An I/O controller 175 referred to as a super I/O controller is coupled to ISA bus 160 as shown in FIG. 1. I/O controller 175 interfaces to both an integrated drive electronics (IDE) hard drive 180 and a floppy drive 185. I/O controller 175 also provides a serial port 190 and a parallel port 195 to which peripheral devices can be coupled.
Computer 100 includes a battery 200 which provides power to the many devices which form computer 100. Battery 200 is typically a rechargeable battery such as a nickel metal hydride (NiMH) or lithium ion battery, for example. Battery 200 is coupled to a power management microcontroller 205 which controls the distribution of power from battery 200. More specifically, microcontroller 205 includes a power output 205A coupled to the main power plane 210 which supplies power to microprocessor 105. Power microcontroller 205 is also coupled to a power plane (not shown) which supplies power to panel display 140. In this particular embodiment, power control microcontroller 205 is a Motorola 6805 microcontroller. Microcontroller 205 monitors the charge level of battery 200 to determine when to charge and when not to charge battery 200. Microcontroller 205 is coupled to a main power switch 212 which the user actuates to turn the computer on and off. While microcontroller 205 powers down other portions of computer system 100 such as hard drive 180 when not in use to conserve power, microcontroller 205 itself is always coupled to a source of energy, namely battery 200.
Power management microcontroller 205 is also coupled to a keyboard controller 215 which is coupled to local bus 120. A keyboard 220 and mouse 225 are coupled to keyboard controller 215 so that user input can be provided to portable computer 100. One microcontroller that can be used as keyboard controller 215 is the model 8051 microcontroller manufactured by Intel.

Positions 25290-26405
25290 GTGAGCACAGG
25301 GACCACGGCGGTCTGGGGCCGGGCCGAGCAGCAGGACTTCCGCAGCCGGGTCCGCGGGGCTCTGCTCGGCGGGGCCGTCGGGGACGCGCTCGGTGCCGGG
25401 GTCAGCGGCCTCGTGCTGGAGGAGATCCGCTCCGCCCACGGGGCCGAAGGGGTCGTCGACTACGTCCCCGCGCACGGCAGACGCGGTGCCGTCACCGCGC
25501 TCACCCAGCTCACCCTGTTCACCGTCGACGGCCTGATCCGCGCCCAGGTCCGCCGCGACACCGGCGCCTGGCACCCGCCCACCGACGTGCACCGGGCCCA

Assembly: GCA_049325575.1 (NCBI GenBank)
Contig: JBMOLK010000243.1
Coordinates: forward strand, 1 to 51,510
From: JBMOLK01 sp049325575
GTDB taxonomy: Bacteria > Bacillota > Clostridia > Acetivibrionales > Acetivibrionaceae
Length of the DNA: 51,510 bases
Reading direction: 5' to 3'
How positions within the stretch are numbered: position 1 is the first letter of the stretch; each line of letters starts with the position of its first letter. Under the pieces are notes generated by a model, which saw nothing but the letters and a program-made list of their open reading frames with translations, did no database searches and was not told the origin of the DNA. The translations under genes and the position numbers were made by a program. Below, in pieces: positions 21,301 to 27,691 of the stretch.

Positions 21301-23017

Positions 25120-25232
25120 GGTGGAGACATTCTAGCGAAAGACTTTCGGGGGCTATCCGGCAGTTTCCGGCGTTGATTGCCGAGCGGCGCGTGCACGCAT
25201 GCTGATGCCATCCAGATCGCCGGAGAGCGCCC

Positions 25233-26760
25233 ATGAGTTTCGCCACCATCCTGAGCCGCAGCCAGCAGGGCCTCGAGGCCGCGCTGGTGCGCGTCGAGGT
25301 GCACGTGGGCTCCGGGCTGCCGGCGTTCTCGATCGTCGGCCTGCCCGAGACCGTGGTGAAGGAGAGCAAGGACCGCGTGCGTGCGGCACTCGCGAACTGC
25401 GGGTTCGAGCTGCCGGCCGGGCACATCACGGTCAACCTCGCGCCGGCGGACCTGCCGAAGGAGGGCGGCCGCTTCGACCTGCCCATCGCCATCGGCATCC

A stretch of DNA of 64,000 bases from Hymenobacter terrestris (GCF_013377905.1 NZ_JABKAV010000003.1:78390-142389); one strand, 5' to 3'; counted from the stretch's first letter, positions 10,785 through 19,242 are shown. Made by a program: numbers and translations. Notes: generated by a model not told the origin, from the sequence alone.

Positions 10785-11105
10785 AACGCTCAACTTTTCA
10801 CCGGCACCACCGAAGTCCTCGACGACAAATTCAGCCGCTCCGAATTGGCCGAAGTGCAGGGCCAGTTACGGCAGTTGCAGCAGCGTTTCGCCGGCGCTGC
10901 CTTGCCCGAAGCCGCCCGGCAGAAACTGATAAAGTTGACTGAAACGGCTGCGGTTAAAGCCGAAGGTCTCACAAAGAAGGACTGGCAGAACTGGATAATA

Portable computer 100 includes a screen lid switch 230 or indicator 230 which provides an indication of when panel display 140 is in the open position and an indication of when panel display 140 is in the closed position. It is noted that panel display 140 is generally located in the same location in the lid of the computer as is typical for "clamshell" types of portable computers such as laptop or notebook computers. In this manner, the display screen forms an integral part of the lid of the computer which swings from an open position for interaction with the user to a close position.
Portable computer 100 also includes a power management chip set 235 which includes power management chip models WD8110 and WD76C25 manufactured by Western Digital. Power management chip set 235 is coupled to microprocessor 105 via local bus 120 so that power management chip set 235 can receive power control commands from microprocessor 105. Power management chip set 235 is connected to a plurality of individual power planes which supply power to respective devices in computer 100 such as hard drive 180 and floppy drive 185, for example. In this manner, power management chip set 235 acts under the direction of microprocessor 105 to control the power to the various power planes and devices of the computer. A real time clock (RTC) 240 is coupled to I/O controller 175 and power management chip set 235 such that time events or alarms can be transmitted to power management chip set 235. Real time clock 240 can be programmed to generate an alarm signal at a predetermined time.
The power savings achieved by the embodiment of the invention depicted in FIG. 1 are made possible by systems management mode (SMM) code 250 which is stored in BIOS memory 124. It is noted that along with SMM code 250, also stored in BIOS memory 124 are the system BIOS 255 (including a power on self test module-POST) and video BIOS 260. When computer 100 boots after being turned on, the sequence of events depicted in the flow chart of FIG. 2 is followed. This sequence of events is implemented by the SMM code software 250 which is executed by microprocessor 105 as now discussed in more detail.
When computer 100 is turned on, the system BIOS software stored in BIOS memory 124 is copied into system memory 125 so that it can be executed more quickly. This technique is referred to as "shadow RAM". At this time, SMM code 250 is copied into the system management mode memory area 126 of memory 125. SMM code 250 executes whenever microprocessor 105 receives a system management interrupt (SMI) which causes the microprocessor to enter system management mode (SMM). The conditions under which an SMI is generated are discussed subsequently.